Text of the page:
In 2017, the USDA Expenditures On Children By Families Report projected families would spend $233,610 to raise a child born in 2015 through age 17. That was nearly $12,000 LESS than their estimate two years earlier of what was needed to raise a child born in 2013. Times certainly have changed.
A recent analysis by the Brookings Institute recalculated the 2015 number to reflect actual inflation (versus the inflation assumed in the 2017 USDA report) and found that the actual cost to raise a child born in 2015 will likely be closer to $310,605 – roughly a third higher!
A recent article by Insurance News Net pulled together cost estimates across categories and listed the most (Washington D.C.) and least (Idaho) expensive states in the U.S. to raise a child. While this may be helpful information for advisors to know and share with their clients, it also may prompt advisors to revisit any cost assumptions they use in family planning models.
In recent weeks, we’ve seen prices of household staples like gasoline and food items decline, but inflation and its lasting impact remain high – especially for families with young children. This alone may be enough motivation to warrant revisiting a broader financial planning conversation – especially with clients approaching, in, or just past their child-bearing years.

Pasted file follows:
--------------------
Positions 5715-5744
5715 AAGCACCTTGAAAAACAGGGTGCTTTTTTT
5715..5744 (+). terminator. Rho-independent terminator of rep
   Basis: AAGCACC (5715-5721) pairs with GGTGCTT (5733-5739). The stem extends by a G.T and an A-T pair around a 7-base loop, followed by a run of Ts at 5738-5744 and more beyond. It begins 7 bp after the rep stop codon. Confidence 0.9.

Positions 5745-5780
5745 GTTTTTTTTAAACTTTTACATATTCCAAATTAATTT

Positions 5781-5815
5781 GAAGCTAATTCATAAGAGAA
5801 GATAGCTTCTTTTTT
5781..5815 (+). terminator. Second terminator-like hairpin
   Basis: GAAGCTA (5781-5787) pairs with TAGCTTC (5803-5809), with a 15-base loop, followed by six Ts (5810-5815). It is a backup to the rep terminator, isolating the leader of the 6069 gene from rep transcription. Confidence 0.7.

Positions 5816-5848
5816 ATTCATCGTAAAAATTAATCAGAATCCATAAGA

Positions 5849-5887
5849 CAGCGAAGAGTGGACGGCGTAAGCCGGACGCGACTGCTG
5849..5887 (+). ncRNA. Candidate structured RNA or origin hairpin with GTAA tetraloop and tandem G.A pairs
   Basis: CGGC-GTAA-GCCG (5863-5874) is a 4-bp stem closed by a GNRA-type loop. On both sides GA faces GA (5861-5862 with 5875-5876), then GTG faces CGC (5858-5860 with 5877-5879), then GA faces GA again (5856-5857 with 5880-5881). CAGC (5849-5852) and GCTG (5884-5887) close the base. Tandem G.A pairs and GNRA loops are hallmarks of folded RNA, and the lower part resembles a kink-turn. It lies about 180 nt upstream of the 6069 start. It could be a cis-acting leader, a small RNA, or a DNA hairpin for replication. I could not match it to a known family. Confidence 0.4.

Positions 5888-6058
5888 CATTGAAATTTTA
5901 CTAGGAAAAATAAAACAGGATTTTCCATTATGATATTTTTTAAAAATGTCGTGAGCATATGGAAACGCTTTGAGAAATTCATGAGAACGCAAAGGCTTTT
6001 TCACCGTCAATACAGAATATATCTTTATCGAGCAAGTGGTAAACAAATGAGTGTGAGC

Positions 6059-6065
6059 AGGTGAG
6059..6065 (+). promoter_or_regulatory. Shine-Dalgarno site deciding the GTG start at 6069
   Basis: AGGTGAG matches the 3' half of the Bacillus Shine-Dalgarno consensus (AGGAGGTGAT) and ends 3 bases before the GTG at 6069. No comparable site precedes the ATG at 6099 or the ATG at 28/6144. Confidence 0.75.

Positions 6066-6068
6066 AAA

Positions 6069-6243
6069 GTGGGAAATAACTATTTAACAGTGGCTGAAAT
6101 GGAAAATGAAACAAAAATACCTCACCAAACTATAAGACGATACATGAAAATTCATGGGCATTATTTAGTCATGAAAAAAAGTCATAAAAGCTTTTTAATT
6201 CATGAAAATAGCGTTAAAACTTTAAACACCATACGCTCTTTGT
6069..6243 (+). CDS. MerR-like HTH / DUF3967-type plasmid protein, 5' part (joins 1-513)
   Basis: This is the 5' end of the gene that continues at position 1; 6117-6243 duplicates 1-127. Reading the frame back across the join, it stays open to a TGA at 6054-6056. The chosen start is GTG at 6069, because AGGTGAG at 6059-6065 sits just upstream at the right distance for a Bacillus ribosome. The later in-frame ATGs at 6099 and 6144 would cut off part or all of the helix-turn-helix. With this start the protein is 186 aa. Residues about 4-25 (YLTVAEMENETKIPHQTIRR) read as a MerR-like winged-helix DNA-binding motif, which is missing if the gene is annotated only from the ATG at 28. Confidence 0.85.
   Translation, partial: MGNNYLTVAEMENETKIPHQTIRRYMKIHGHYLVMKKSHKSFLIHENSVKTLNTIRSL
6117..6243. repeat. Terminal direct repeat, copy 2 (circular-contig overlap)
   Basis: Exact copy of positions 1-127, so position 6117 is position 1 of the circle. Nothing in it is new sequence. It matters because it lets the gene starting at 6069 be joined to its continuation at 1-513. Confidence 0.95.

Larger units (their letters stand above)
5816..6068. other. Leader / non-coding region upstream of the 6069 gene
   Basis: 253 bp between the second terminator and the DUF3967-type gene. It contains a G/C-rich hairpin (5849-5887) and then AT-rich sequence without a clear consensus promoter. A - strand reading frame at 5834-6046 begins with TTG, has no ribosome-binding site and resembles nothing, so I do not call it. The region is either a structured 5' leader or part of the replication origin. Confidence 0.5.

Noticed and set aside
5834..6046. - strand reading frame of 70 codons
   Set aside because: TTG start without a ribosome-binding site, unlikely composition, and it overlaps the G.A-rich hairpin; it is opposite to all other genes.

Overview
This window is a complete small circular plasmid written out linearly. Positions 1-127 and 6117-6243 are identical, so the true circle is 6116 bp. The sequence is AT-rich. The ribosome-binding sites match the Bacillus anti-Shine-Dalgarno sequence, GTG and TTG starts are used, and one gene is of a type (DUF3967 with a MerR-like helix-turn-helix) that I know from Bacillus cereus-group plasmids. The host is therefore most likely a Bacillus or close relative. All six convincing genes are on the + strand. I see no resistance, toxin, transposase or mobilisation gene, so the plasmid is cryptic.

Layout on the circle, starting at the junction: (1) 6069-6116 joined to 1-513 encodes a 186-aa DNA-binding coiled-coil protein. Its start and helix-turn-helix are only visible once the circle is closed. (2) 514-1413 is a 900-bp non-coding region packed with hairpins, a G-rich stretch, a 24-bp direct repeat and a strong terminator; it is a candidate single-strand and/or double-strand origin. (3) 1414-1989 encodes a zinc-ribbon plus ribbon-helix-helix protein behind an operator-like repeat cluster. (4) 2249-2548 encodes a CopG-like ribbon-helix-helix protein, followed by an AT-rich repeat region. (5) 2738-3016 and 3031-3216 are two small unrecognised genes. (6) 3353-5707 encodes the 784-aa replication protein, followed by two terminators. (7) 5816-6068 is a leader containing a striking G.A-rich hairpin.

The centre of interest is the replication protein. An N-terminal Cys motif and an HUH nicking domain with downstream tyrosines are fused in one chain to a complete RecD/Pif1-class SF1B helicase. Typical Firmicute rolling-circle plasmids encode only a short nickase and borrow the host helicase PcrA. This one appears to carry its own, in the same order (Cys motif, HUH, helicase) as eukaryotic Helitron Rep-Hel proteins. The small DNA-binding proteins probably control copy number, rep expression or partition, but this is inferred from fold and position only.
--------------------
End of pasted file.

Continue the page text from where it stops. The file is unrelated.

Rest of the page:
As Ben Franklin reminded us in 1789, “in this world, nothing is certain but death and taxes.” Perhaps today, he might add the sizable expense associated with raising children. Having lost his four-year-old son to smallpox, it is likely that Franklin would agree that as expensive as raising a child might be, there is no greater personal undertaking. The ability of advisors to help families plan for and navigate that undertaking is a tremendous responsibility and gift.
Christy Charise, Founder & CEO of Strategic Advisor